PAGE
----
On ‘Macedonia,’ public schools, the economy

The truth will set you free

Bravo to Mr. Boukalas for so pointedly exposing the charade the the PASOK Government continues to play with the Greek public. It seems unconscionable to me that the Prime Minister and his economic team continue to deny the truth concerning the current state of economic affairs. But what is also surprising to me is that the public has not demanded a truthful account, it seems that the entrenched system of party politics has not yet reformed as well. Both the Government and unfortunately, many in the general public, are in Denial. If we examine the word’s definition in Psychology terms we can begin to understand why. Denial: an unconscious defense mechanism used to reduce anxiety by denying thoughts, feelings, or facts that are consciously intolerable.


Response to Slobodan Kutlesovski (Re: Macedonia)

Dear Slobodan, I read your response to the Macedonia issue and must take offense with your hypothesis. History is indeed important, it is the tool we use to judge our background, our family trees, our identities. You may in some absurd way believe yourself to be «Macedonian», this would insult my heritage and identity, as I am Macedonian Greek, born in Thessaloniki, a city founded by Alexander and his family. But I respect your misbegotten logic, only because you don’t know any better. You and those like you who don’t respect history(and indeed your own leaders who reject the Macedonian identity of FYROM), will never understand that a people who lived in an area that was Slav ruled for centuries, can never claim a history that was two thousand years old as your own. Be that as it may, I know who I am, I know who my Father was and came from, who my Mother was and her family etc. I am a proud Macedonian Greek. Just like my Spartan Greek friends and my Athenian Greek friends, and my Corinthian Greek friends, and my Peloponnesian Greek friends etc. Under your flawed logic, I might as well go to Anatolian Turkey and tell all those people there that they are really Macedonian Greeks, or India or Afghanistan, all areas that were «Macedonian Greek». Too many historians of note, too numerous to mention here, could not possible be all wrong on this issue. Look friend, I am really not a bad sort, I respect your decision to separate from Yugoslavia and create your own country, I don’t care if you call yourselves «Martians» or rightly» Vardarska». It is only when you try to abduct and usurp my culture and history that I must take offense. Sorry about your grandparents, mine are gone too. They were poor, but they knew who and what they were. You must come to terms with your history, and create a culture of who and what you are based on the Slav history in the region, and not what once was Macedonia/Greece. I will shake your hand when you come to grips with this simple fact. Otherwise sadly, I cannot……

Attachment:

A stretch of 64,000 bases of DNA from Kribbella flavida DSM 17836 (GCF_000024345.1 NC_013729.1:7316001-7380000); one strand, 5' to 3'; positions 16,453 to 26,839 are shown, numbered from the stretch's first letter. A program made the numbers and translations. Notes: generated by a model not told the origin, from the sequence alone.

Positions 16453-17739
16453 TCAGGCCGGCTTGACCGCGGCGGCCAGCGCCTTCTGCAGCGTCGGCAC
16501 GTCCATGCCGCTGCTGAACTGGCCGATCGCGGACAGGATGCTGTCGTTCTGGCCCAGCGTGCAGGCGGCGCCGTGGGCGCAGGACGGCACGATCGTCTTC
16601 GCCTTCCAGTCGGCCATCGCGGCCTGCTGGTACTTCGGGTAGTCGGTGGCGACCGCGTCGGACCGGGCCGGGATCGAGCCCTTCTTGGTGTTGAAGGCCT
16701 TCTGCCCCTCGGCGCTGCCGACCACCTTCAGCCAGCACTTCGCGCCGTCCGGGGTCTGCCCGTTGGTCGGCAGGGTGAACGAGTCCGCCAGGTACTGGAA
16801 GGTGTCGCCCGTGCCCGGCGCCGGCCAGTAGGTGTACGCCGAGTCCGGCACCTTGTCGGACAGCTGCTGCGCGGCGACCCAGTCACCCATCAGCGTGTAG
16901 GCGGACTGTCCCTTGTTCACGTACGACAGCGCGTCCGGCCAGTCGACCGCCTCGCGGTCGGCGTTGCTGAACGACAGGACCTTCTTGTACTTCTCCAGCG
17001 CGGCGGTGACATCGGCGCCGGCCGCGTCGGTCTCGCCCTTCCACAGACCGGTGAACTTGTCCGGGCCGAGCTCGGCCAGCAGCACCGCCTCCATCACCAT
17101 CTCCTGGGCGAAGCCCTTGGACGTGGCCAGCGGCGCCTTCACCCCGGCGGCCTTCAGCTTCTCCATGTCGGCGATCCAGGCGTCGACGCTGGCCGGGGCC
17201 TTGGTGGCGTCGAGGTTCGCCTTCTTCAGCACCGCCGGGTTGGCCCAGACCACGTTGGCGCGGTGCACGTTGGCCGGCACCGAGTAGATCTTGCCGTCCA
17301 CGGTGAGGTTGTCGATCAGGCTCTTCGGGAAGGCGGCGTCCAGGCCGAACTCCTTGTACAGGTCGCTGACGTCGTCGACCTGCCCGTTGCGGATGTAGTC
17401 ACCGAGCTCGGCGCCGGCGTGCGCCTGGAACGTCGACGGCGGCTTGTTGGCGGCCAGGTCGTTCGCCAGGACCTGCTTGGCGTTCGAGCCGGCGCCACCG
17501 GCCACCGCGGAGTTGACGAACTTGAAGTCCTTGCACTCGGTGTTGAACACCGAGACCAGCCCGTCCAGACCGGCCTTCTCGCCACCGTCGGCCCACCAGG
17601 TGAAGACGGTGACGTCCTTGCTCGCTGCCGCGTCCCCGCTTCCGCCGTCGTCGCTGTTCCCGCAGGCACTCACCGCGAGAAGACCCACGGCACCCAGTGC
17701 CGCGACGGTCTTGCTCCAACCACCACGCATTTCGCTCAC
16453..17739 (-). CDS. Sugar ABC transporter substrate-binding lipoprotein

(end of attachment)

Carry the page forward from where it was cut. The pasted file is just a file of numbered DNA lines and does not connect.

Response to Robyn Charlton (Re: Public schools)

Your suggestion to move to a city with private schools or to move countries in order to ensure our children receive a better education is more or less my point in this entire issue. Why should any family have to displace themselves or go to other extraordinary measures when they are guaranteed a free, quality public school education under the Greek constitution? What’s more, as a member of the EU, Greece is required to provide said education.

This is exactly why Greece is experiencing its own «Brain Drain» so to speak, because families who are able to are emigrating abroad to countries like the US, Australia, England, etc., and they’re not coming back. In many other cases, they are sending their children abroad for their university education, rather than have them study in Greek universities, to ensure they receive the quality secondary education in their field of choice.

Clearly, many of these young adults, upon seeing the career opportunities in other countries, are remaining there, rather than returning to Greece. This cycle of a mediocre education, apathy on the part of the educational system (teachers, headmasters, etc.), combined with the economic problems, serves only to drive the best and brightest among us, out of the country.

I place the blame on parents because that is where the changes need to start. As long as parents accept the traditional practices of paying for private lessons to provide their children with the real education they need, nothing will change. It’s the parents who need to stand up to the public school system and demand that changes be made. The louder they speak and the more active they become, the sooner those changes will begin to happen.

Incidentally, teachers may work part-time, but are paid a full-time salary. I agree with you though that students rarely see a full week of classes consistently. For example, the practice of «In-School Field Trips», where the students spend the day playing and hanging out while the teachers do only God knows what, makes no sense. When the teachers cancel classes to hold their union meetings, I’m astounded that they are not required to do this on their own time.

I do not mean to suggest that every teacher or headmaster is performing poorly, but they do seem to be «Institutionalized» and resist any change to their current system. In my opinion, teachers, headmasters and schools should be routinely evaluated on their performance, based on national testing as other countries do. The results of said evaluations should be made publicly available online for parents to review as well.

Teachers who perform poorly should be removed from their position because after all, we do entrust the future of Greece to them — our children will grow up to be tomorrow’s leaders and professionals who will inherit the responsibility of sustaining the Greek way of life.


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